Aug 282010

There are a number of different trees growing up on the Holley property.

Wolf plans to thin out a bunch of the pines near the house area, since they are the favored habitat of ticks and other nasty critters.

There are also plenty of hardwoods around, so things will still be plentifully forested.

But I also want to plant some food trees.

We’re planning to buy the biggest ones we can manage (financially and logistically), since we hope to not have to wait ten years for a mature, fruit-bearing tree. And we are hoping to start planting now, so that they have these couple of years before we move up there.

So, what would the ideal small homestead “tree farm” contain?

Here’s what we’ve been thinking:

  • Apples. Good for eating straight, applesauce, cider, etc., etc.
  • Sugar Maple. Syrup and sugar – the old-fashioned way.
  • Pecan. Nuts are a good food. Pecan is not necessarily our very favorite, but I know it grows well in the climate there.

I also want to plant a couple of non-fruit-bearing pear trees, which has the most beautiful, sudden bursting into flower in the springtime, and allowed me to fall in love with Mississippi.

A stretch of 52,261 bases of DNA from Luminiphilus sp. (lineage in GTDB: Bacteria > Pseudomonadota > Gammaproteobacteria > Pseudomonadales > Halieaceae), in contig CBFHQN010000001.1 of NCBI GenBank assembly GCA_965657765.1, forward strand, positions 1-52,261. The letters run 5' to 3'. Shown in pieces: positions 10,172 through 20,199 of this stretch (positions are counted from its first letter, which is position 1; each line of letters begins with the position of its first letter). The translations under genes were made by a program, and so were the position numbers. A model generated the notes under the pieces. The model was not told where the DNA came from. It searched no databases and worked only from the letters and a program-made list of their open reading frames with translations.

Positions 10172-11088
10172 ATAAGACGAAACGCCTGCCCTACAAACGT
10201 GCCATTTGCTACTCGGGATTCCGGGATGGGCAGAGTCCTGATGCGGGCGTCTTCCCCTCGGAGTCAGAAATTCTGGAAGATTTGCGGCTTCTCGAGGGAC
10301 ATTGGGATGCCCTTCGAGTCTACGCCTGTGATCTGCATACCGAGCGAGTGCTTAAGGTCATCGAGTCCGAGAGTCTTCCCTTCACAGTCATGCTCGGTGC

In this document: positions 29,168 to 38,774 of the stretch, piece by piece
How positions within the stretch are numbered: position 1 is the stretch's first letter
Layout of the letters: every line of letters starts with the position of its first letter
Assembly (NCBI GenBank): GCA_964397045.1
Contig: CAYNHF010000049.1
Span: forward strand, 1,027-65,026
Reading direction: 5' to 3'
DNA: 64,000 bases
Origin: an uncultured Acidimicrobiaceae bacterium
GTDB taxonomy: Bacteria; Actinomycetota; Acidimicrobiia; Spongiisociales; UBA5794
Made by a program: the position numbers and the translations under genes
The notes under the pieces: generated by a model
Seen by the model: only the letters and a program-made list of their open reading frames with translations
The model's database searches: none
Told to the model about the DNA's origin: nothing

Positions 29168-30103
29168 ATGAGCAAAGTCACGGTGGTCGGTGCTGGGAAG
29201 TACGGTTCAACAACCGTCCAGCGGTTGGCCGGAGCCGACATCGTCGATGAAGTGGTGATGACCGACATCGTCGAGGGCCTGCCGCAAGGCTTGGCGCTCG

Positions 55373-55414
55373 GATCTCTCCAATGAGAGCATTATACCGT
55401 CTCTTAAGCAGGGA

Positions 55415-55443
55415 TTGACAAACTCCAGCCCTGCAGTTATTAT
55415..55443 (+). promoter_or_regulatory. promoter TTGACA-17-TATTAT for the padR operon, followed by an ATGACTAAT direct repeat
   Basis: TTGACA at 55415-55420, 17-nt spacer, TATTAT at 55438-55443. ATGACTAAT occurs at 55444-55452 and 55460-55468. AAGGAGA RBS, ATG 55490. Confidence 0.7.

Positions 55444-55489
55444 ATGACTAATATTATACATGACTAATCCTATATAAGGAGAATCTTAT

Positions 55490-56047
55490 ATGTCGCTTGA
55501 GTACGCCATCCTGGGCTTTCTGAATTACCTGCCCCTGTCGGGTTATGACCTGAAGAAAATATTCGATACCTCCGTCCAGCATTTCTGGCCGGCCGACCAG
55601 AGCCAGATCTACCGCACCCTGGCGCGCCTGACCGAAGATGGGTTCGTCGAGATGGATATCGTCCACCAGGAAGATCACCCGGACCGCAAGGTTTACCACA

So, how many of each kind of tree? Just one, because how much can we eat? Two, for pollination, and you can sell surpluses? Three, because you want two and that way there’s a spare?

And what other food trees should we consider?

  2 Responses to “Here a Tree, There a Tree”

  1. You all should try some peaches: great for eating, great for jam, great for pies! We just moved onto a property with peach trees, we had a wet spring and never water trees (we didn’t realize they had fruit until the produced). We ended up harvesting TONS of peaches and had to do very little work.

  2. (I’m so used to leaving short fb comments that I was just going to post a website!)

    I don’t know anything about Mississippi trees or climate. When I lived in Georgia, I hardly bothered to notice the types of trees let alone fruiting trees.

    Mississippi State University has an extension service where you can find decades of agricultural research.
    It has information on soil and when the best time to propagate is, all that farm life stuff. University of Florida has a similar site called “edis,” but it is geared toward Florida soil and climate, of course.

 Leave a Reply



You may use these HTML tags and attributes: <a href="" title=""> <abbr title=""> <acronym title=""> <b> <blockquote cite=""> <cite> <code> <del datetime=""> <em> <i> <q cite=""> <strike> <strong>